Over the years I’ve heard from quite a few patients of stem cell clinics who feel very strongly about their experiences. Some have quite positive views on getting stem cell interventions, while others feel very negatively about the stem cell clinics. I’ve heard more of the latter kind of experience. People often tell me that the stem cells from clinics only worked briefly at best and were too expensive. Another complaint is that the clinic responds to patient disappointment often by suggesting additional, expensive …Read More
After a seemingly endless period of review, the FDA has approved the genetically modified (GM) AquaBounty salmon for sale and consumption. Update: You might find my interview with George Church on CRISPR and gene modification interesting. I don’t see any particular reason to think that this GM fish as a food would pose any significant health risks to people. The fish’s hypothetical risk to the ecosystem is greatly reduced by restrictions on where it can be grown to areas away from natural waterways. Note …Read More
A recent piece on CRISPR genetic modification in the New Yorker called The Gene Hackers or Human 2.0 by Michael Specter is striking in a number of ways. I highly recommend it. The article provides an in-depth look at CRISPR and its potential use for human editing. I like how the article brings so many viewpoints to bear on this important topic. The thing that struck me the most was the recounting of a dream, really a nightmare, that left CRISPR pioneer Jennifer Doudna …Read More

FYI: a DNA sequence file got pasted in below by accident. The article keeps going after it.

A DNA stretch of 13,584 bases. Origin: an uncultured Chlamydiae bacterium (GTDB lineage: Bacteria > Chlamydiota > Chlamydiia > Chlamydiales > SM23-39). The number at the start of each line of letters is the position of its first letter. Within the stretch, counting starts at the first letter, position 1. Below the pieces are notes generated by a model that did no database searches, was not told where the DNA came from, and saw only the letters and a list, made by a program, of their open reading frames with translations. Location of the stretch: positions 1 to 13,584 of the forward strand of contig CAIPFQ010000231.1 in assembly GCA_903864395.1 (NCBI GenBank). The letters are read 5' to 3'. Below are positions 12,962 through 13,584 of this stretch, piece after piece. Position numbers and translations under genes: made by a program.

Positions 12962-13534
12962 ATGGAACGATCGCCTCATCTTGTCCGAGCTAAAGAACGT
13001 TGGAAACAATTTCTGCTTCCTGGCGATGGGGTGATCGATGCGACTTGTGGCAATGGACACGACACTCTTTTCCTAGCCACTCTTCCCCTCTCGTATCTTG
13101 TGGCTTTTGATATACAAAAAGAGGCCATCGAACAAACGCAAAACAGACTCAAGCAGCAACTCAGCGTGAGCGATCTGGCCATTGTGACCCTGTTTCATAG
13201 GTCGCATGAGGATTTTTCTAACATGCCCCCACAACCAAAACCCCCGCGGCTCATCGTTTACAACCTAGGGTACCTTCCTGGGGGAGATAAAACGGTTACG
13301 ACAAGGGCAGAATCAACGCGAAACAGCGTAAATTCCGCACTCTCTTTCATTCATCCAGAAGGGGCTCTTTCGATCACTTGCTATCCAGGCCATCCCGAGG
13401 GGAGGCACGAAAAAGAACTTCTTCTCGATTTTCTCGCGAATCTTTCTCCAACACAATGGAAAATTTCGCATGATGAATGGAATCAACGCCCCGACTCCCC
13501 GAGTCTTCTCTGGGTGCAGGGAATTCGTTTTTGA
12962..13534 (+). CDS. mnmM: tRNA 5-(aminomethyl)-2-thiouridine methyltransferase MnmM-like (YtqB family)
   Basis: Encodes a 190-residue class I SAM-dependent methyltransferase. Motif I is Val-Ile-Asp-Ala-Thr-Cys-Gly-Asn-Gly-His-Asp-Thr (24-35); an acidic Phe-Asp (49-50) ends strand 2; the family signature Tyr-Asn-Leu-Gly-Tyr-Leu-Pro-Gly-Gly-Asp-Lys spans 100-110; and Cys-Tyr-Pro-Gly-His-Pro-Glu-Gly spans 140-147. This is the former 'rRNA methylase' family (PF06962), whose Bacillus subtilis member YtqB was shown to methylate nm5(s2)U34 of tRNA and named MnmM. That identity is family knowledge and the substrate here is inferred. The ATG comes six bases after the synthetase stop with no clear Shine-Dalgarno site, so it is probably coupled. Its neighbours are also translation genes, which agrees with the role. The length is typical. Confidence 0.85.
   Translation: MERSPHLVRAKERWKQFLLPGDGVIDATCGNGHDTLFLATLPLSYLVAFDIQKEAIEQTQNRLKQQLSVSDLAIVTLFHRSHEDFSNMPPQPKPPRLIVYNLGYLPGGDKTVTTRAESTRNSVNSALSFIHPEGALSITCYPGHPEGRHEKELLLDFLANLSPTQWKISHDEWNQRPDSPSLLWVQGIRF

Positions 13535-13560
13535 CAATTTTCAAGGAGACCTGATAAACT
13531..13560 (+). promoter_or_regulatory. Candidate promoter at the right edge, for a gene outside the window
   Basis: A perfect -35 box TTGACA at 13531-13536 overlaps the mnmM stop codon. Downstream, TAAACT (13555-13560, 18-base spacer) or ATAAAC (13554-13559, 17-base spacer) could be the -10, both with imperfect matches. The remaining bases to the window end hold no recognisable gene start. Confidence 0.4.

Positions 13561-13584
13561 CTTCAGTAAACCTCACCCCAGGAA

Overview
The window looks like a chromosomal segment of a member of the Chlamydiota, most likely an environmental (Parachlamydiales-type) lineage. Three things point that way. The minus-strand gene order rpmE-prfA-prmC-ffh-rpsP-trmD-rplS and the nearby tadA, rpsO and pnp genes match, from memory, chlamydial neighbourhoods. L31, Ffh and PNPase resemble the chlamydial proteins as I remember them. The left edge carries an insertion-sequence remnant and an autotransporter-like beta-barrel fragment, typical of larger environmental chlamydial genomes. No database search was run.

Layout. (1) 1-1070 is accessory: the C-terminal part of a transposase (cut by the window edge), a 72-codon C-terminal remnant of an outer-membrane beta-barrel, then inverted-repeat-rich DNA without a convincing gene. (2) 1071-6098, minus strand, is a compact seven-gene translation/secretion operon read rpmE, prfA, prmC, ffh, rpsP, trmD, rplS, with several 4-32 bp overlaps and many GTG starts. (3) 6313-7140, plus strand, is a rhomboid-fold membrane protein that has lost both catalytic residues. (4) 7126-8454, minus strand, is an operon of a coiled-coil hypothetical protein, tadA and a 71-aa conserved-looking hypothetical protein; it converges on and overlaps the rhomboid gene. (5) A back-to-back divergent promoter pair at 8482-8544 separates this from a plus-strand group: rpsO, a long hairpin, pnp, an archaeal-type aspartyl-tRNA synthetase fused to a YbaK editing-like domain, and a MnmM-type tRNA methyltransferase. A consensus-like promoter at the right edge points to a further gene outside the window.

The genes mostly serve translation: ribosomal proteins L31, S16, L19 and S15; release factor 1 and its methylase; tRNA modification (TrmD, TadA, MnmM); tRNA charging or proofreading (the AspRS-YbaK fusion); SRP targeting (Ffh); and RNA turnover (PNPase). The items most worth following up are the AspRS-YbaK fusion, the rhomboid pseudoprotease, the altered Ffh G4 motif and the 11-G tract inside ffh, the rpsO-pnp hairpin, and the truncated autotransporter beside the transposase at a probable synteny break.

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By Heather Main This year I will be attending the World Stem Cell Summit for the first time (see @WSCSummit on Twitter). I was surprised when I looked at the program and recognized so few of the names of speakers; which made me question what this event was about, if not focused on stem cell research. This was a relatively naïve step from someone who has spent their entire academic career working on mouse embryonic stem cells and attending academic-focused conferences, far away from human …Read More
What’s better for stem cell trials such as for vision loss or Parkinson’s Disease: allogeneic or autologous cells? In a major shift earlier this year, the induced pluripotent stem (IPS) cell trial in Japan for treatment of macular degeneration (MD) switched gears from using the patients’ own cells (called “autologous”) to using banked cells from other people, termed “allogeneic”. Dr. Masayo Takahashi, the leader of this MD trial indicated the main reason was due to regulatory changes related to stem cells in Japan. This …Read More